Selling your home can be a stressful endeavor. Even in this seller’s market where you may get offers above asking price, most buyers will still require a home inspection contingency. And finding termites and the damage they have done can make a deal fall through fast.
Finding out that your house is infested with termites is no fun at any time, but especially when the discovery is made during a home inspection for your home sale. Sadly, many homeowners have no idea there is a problem with termites until a lot of damage has already been done.
Termites are sneaky, destructive little pests. Unfortunately, some homeowners attract them to their homes without realizing it. For example, even a little bit of moisture from poor drainage, leaks, or poor ventilation combined with wood can be very alluring for termites. The cellulose in wood is consumed by them for nutrition, and they require moisture, so they don’t dry out. Even soggy soil close to your foundation can be very inviting to termites.
Termites are also attracted to the protection from foam board insulation and exterior wall solutions like Dryvit, a synthetic version of cement siding. They will chew right through them to get to wood. They can also enter the home via cracks in the foundation as well. Once in, they will find wood and begin to feed on it, thus causing damage to the home.
How do you know if you have a termite infestation?
When investigating possible termite infestation, here are some things to look out for:
- Hollow wood: Try knocking or tapping on your wood. If it sounds hollow, it’s likely you have termites. You can take a screwdriver and press it into the wood to test it. If the wood gives way easily, that is a bad sign.
- Mud tubes: Subterranean termites create their own “highways” out of tubes of mud to connect the wood they eat to soil. These mud tubes, made up of wood and soil, are about as wide as a pencil. Spotting them means you have termites, but if you don’t find them it doesn’t mean you don’t have termites. The subterranean termites may not have made them yet, and drywood termites don’t make mud tubes, so beware of those as well.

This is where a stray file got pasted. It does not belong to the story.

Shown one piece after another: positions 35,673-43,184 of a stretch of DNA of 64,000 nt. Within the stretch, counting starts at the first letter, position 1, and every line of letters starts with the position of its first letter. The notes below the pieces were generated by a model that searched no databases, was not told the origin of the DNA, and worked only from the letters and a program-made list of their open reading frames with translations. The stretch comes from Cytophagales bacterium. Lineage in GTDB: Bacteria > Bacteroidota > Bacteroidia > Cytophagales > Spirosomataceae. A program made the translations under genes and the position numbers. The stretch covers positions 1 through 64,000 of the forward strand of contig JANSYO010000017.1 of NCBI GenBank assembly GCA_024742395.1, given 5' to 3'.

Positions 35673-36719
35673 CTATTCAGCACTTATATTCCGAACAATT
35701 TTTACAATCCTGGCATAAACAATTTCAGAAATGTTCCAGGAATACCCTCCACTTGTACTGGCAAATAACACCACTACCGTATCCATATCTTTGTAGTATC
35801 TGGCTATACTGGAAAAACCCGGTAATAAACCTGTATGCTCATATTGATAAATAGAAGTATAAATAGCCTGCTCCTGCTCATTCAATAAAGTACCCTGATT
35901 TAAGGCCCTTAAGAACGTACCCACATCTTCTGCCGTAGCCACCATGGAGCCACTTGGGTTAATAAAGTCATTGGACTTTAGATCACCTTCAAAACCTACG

- Swarm evidence: Subterranean termites shed their wings in piles when they set off to create a new colony, so if you see piles of wings, you likely have a termite infestation.
- Frass: If you see small, granular, oval pellets on your door frames, baseboards, and windowsills, they may be frass, or termite droppings.
- Peeling paint: When termites damage drywall, moisture enters the space between the surface and the paint, causing paint to bubble or peel. There are other reasons your paint may buckle, but if you note this in tandem with other signs, you may have a termite infestation.
- Head banging: Strange clicking sounds coming from inside of your walls may not be your imagination. When soldier termites detect a threat, they signal danger to other termites by banging their heads against the wood and shaking their bodies.
- Seeing live termites: It is possible that you may come across some live termites. It’s important to distinguish them from flying ants so that you know what you’re dealing with. Termites’ rear wings are even in size, their abdomens are thick, and their antennae are straight. On the flip side, flying ants have wings of different size, are thinner through the middle, and have bent antennae.
There are several ways to help prevent a termite infestation in your home:
- Remove cellulose-based debris from around your house. Any sort of organic wood material around your house will attract termites.
- Get rid of any wood that is in direct contact with the ground, like wood lattice or siding, or door/window frames that go to the ground.
- Have your home pre-treated for termites. If you’re going to build a home, set a termite barrier on the land before starting construction.
- Remove cracks and crevices in your home to prevent termite access.
- Hire a professional to do termite inspections annually.
Whether you are selling your home soon or don’t plan to sell for a long time, be sure that termites aren’t causing damage that will mean costly repairs, and the probability of losing buyers when selling.
If you are in the market to buy or sell a home (or both), let me Sandra Nickel, and my Hat Team of Professionals assist you with all your real estate needs! Call us today at 334-834-1500 and check out https://www.homesforsaleinmontgomeryalabama.com for more information.
Photo credits: homeinspector.org, trustterminix.com, thisoldhouse.com